It is estimated that, every day, about 6 million people board airplanes and arrive safely at their destinations. Flying is one of the safest modes of transportation today. The overall safety record of commercial airplanes is excellent and has been steadily improving over time. The following is an updated overview of the safety aspects relating to aircraft and air travel.
During the 1950s and 1960s, fatal accidents occurred about once every 200,000 flights. Today, the worldwide safety record is more than 10 times better, with fatal accidents occurring less than once every 2 million flights. Given the excellent safety record of modern commercial airplanes, many of today’s improvements are incremental. Major aircraft manufacturers like Boeing are giving high priority to the safety of their aircraft. With Boeing airplanes representing roughly 51% of the worldwide fleet, ensuring safe travel for all passengers and crew is the primary focus of the Boeing personnel who design, build, test, deliver and support its airplanes. Aircraft manufacturers promote aviation safety in a number of ways like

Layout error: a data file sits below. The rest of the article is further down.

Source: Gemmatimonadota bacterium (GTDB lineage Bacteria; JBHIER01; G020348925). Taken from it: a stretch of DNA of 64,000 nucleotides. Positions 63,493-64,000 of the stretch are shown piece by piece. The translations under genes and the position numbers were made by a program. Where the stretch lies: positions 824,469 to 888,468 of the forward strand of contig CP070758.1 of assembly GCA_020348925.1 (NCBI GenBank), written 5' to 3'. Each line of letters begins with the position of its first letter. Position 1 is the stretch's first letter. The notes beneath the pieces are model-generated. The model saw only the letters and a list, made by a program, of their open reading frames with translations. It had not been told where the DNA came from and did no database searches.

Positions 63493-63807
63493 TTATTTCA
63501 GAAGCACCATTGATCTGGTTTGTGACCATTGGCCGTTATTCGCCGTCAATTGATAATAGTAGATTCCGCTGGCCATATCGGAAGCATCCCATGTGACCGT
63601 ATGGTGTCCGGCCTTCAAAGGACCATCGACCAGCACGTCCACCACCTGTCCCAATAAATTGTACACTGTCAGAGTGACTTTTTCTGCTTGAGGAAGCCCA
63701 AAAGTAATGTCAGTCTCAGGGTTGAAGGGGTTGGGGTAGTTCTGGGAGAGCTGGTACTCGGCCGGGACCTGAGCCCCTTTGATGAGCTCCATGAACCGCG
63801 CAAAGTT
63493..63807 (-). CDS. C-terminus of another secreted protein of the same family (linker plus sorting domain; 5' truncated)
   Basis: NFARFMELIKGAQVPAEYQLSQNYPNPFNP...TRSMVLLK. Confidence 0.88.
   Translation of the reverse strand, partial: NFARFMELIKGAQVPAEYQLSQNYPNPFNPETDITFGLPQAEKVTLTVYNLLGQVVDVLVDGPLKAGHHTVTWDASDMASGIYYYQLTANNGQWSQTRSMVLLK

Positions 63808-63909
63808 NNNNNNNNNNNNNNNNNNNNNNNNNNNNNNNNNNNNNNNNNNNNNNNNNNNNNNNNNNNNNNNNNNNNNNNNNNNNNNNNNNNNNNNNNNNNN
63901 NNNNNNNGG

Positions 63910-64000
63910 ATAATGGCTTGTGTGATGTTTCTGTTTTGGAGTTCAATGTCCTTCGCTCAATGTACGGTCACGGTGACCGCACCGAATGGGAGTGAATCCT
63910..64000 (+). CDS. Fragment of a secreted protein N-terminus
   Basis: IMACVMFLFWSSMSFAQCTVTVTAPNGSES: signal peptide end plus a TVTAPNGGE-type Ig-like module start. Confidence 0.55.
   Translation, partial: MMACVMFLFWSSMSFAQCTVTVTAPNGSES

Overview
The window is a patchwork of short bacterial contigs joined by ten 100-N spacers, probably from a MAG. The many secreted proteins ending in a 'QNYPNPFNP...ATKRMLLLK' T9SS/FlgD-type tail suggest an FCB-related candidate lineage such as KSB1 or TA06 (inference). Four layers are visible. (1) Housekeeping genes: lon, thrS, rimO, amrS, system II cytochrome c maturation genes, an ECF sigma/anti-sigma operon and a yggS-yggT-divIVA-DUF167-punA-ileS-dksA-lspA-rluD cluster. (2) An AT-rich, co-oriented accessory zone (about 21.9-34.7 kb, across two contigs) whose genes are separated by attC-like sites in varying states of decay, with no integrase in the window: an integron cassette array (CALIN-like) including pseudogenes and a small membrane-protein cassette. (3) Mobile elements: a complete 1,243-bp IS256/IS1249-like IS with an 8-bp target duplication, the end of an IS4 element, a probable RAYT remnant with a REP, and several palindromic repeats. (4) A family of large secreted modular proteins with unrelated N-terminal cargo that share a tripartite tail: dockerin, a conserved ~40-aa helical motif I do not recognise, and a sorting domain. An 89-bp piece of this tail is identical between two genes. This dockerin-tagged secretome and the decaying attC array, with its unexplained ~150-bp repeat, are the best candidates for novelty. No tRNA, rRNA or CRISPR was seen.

using robust processes to produce safe products, continuously monitoring the performance of the worldwide fleet, leveraging new technology
to enhance safety, participating in accident investigations, working together with others to make sure flying is as safe as possible. These combined
efforts are the most effective way to improve continuously aviation safety worldwide.
Aviation safety is a term encompassing the theory, investigation, and categorisation of flight passenger miles are 100 times higher. The number of deaths per passenger-mile on commercial airlines in the United States between 1995 and 2000 is about 3 deaths per 10 billion passenger-miles.
(Read the full article from the April Issue of Safety Messenger Magazine 2015)